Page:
Rabbi Shmuel Eliyahu asked the police to enhance both security and accessibility for the increasing numbers of Jews visiting the Temple Mount.
Rabbi Eliyahu first participated in a Knesset Interior Committee session on the topic of conversions to Judaism on Wednesday. He then made a surprise visit to a sub-committee meeting held later the same day. His goal was to encourage procedures to ease Jewish visits to Judaism's holiest site.
Eldest son of the late saintly Rabbi Mordechai Eliyahu, the Chief Rabbi of Tzfat (Safed) called for an end to the "disgrace" on the Mount, and said that Jewish visitors must be protected more actively. "The number of Torah-observant visitors is increasing," the rabbi told the police representatives at the session, "and the questions I receive indicate that this rate will continue. I ask you: Please protect my children and my students!"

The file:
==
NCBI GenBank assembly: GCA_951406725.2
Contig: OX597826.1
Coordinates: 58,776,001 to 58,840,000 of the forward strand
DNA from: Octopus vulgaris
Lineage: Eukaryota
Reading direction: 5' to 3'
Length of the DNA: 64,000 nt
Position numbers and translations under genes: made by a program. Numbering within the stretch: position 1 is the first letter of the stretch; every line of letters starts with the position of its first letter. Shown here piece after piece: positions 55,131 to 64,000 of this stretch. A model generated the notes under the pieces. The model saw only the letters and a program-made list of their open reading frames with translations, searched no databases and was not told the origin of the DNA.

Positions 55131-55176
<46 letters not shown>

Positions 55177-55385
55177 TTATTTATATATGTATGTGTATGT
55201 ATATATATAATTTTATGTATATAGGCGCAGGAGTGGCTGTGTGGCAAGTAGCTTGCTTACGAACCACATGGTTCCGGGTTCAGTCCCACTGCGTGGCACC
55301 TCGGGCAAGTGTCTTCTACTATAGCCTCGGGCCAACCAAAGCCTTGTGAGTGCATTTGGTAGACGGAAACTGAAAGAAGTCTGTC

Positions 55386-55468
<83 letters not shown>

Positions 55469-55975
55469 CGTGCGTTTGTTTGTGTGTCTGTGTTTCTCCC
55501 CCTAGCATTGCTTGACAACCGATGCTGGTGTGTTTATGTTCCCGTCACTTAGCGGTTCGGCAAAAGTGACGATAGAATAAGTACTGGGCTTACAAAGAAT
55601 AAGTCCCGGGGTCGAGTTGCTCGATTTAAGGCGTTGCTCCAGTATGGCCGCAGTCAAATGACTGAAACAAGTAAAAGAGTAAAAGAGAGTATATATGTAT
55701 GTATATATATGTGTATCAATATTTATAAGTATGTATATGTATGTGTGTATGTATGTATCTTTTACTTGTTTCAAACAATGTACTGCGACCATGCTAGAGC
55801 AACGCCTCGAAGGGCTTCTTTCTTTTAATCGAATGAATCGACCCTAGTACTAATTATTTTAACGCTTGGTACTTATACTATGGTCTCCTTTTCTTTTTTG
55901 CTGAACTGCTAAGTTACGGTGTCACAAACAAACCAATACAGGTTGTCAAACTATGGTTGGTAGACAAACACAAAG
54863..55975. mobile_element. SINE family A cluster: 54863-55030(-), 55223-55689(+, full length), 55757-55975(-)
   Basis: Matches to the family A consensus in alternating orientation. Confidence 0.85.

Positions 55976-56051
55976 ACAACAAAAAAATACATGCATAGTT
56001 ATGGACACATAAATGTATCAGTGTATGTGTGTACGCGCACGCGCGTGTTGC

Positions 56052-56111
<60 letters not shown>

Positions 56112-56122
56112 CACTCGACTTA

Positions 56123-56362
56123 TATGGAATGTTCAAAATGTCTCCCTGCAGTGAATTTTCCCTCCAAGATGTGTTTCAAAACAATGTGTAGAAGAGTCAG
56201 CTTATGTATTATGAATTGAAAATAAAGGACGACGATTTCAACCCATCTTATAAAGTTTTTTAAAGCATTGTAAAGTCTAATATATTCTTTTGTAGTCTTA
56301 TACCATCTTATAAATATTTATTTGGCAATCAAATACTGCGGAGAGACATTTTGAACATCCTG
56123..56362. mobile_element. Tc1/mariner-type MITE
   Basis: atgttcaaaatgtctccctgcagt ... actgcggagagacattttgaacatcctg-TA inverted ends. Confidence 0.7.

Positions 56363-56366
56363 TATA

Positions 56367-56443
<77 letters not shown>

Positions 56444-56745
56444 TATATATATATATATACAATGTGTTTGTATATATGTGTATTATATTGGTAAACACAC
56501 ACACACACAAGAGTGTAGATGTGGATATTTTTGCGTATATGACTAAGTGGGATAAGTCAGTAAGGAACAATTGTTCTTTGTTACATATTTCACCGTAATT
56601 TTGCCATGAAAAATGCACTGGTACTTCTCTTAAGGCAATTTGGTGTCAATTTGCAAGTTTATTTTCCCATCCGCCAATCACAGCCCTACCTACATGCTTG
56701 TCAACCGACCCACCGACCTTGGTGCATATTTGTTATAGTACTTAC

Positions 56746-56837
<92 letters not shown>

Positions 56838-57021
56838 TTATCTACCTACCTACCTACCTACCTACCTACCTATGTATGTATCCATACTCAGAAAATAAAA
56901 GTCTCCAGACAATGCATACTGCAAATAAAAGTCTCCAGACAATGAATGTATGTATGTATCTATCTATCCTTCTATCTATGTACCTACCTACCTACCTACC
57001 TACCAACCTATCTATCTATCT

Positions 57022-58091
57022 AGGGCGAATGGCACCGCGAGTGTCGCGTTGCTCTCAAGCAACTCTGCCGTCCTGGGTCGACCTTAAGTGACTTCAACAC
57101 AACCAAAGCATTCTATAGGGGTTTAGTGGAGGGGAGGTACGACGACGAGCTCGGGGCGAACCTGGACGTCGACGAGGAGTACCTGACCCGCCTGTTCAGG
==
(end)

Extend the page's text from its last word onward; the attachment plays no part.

"Even at my own Sabbath table," Rabbi Eliyahu said with his characteristic twinkling smile, "there are dynamic discussions about whether to visit the holy site. Half of my children do so."
He confirmed that his father, a former Chief Sephardic Rabbi of Israel, has called for the construction of a synagogue on the Temple Mount.
Religious Jews often come under threat by Moslem crowds during their visits to the Mount. In addition, the police often restrict their visits, closing the site to Jews altogether for days at a time.
Earlier on Wednesday, Rabbi Eliyahu addressed the full Knesset Interior Committee regarding the current proposed bill to ease the process of converting to Judaism. He said that the Chief Rabbinate must remain the central player in everything having to do with conversion, and that if not, conversions in Israel are simply liable not to be trusted by the religious establishment.